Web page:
Moving into a new house is like an adventure. Between going over the contracts, signing the lease, getting your home renovated, and then actually making the move, it can be quite a task.
Having so much on your plate right can get overwhelming. Have no fear; we have created this new house checklist to help make your transition into your new home smooth and comfortable.
First Things to Do When You Move into Your New House
Find the time to sift through things and discard what you don’t need. There’s no use lugging unnecessary baggage around. You can hold a garage sale for things that are no longer of any use to you; some extra cash never hurt anybody.
If you see through the big tasks’ pre-move, the rest of the process is bound to go smoothly. Here are a few tasks you can tackle before the big move.
#1. Remember to transfer the utilities
Before you move in, make sure you have running water, electricity, and gas. Check with the physical utility companies and figure out a time to carry out the activation process.
#2. TV and internet installation
Do your homework before you settle for a cable or internet provider. Compare the pricing, connectivity ranges, etc. to decide which provider will work best for you. You don’t want to move into a dead zone.
Make sure you’re able to see through the installation a good 2 to 4 weeks in advance so when you do move in, you’ll have an active connection.
#3. Edit your address
Before you make a move, go to the USPS site, and select the date from when you will be living in your new house. Failure to do so can result in missing important letters, bills, and packages.
Update your address with all the companies you pay your bills to or have subscriptions and loyalty programs with — from banks and internet providers to insurance companies and credit card providers.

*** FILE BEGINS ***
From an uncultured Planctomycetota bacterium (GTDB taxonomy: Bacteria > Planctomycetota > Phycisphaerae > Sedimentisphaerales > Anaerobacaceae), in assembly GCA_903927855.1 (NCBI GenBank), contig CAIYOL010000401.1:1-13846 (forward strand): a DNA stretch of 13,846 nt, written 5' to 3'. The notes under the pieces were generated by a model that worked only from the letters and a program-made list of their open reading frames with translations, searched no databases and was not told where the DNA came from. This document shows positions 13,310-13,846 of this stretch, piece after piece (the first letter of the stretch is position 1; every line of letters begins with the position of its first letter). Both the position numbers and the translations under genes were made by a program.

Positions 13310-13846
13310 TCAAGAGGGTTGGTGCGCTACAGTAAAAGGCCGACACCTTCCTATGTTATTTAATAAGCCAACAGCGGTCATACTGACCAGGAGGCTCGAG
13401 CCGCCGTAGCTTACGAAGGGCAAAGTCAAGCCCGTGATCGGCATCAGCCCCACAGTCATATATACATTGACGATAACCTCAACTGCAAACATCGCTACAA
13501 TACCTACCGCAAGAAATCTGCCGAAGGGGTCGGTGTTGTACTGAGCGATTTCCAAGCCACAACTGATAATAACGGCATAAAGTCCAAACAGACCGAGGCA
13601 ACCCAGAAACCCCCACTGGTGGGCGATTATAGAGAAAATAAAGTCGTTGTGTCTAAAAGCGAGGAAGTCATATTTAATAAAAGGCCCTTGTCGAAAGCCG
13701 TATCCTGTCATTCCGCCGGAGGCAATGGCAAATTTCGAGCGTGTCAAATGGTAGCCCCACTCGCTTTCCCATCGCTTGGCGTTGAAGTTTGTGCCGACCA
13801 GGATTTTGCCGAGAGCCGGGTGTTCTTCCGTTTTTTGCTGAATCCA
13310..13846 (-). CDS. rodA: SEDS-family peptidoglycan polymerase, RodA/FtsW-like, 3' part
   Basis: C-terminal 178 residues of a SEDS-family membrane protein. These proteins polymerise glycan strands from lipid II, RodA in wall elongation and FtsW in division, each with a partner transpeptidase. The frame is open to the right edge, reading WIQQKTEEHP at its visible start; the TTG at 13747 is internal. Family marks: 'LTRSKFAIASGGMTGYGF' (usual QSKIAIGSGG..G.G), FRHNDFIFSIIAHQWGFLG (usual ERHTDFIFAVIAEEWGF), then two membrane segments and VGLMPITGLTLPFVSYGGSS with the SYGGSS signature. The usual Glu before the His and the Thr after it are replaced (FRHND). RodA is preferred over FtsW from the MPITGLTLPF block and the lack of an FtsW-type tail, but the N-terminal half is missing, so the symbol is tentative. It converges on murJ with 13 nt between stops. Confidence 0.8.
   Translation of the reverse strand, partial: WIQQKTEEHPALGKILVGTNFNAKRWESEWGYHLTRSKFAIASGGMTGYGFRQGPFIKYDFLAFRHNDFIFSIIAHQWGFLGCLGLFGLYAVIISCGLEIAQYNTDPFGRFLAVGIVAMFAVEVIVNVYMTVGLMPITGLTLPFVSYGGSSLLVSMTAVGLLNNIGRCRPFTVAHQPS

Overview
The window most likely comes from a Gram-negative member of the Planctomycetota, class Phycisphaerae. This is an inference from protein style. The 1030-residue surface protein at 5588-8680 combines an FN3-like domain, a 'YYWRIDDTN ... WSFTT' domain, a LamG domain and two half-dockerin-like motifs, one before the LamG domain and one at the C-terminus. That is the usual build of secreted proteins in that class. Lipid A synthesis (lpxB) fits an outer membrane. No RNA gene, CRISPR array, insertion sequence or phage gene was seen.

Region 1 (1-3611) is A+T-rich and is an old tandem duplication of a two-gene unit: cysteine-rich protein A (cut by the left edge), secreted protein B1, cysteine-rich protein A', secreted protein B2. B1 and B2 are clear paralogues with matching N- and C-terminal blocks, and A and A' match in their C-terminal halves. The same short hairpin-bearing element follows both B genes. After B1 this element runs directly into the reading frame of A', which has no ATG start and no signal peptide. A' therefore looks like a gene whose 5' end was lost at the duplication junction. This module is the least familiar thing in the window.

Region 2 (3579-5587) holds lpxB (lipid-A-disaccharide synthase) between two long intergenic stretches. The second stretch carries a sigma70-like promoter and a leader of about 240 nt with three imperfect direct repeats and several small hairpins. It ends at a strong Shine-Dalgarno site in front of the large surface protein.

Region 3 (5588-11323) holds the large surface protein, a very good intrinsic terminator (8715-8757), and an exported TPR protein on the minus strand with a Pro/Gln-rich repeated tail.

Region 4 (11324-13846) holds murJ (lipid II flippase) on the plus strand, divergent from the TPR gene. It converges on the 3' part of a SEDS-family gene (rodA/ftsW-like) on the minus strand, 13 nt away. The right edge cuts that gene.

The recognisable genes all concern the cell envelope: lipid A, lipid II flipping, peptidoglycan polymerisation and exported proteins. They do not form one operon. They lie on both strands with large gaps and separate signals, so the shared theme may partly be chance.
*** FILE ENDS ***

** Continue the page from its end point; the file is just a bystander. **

#4. Label your boxes properly
Packing your belongings in boxes is easy. The problem starts when you reach your new home and must browse through what seems like a million boxes to find one item.
To save yourself the trouble, label your boxes according to their contents. On the same note, all boxes containing fragile items should be marked as such, so the moving company can take extra measures to avoid any damage en route.
#5. Home improvements
Home improvements and repairs are a big part of moving into a new home. Repairs like leaky plumbing, creaky floorboards, etc. are the responsibility of the previous owners of your property management company and should be seen before you make the move.
Things to Avoid While Moving into a New House
To make your move easier, cost-effective, and less stressful, avoid making these moving mistakes and come up with strategies that will help you steer clear of potential issues.
#1. No clear planning and packing
While relocating, it’s important to plan. As soon as you get a move-in date, get to work. Starting too late can unnecessarily prolong the whole process. Imagine having to revolve around packed boxes all because we were too lazy to start packing at the right time.
#2. Not using professional services, thinking you can DIY your way through it
Professional movers know their job. They’re more well-versed in this field than all your friends and relatives combined. Moving companies have the right materials and equipment and do their jobs much faster than you and I.
#3. Not taking measurements of the new house
For the furniture to fit just right, you need to have the correct measurement. Don’t hurry the purchasing process. Look at the layout of the house first and take professional advice if necessary.
#4. Skimping on insurance
When you look for moving companies, make sure you check the insurance options beforehand. Some homeowners’ insurance policies cover items in transit, so remember to diligently do your homework before settling with one.
#5. Ignoring your pets
Pets get anxious, stressed, and scared when introduced to a different environment. Give them lots of pets and cuddles, take them for a walk to help ease their anxiety, and make sure you’re providing them with the right food and playtime and that they are feeling safe.
#6. Being a hoarder
Don’t get rid of everything. Just make sure you’re not carrying unnecessary items that’ll just add to your workload. Hold a garage or backyard sale to sell the items off or donate them to goodwill.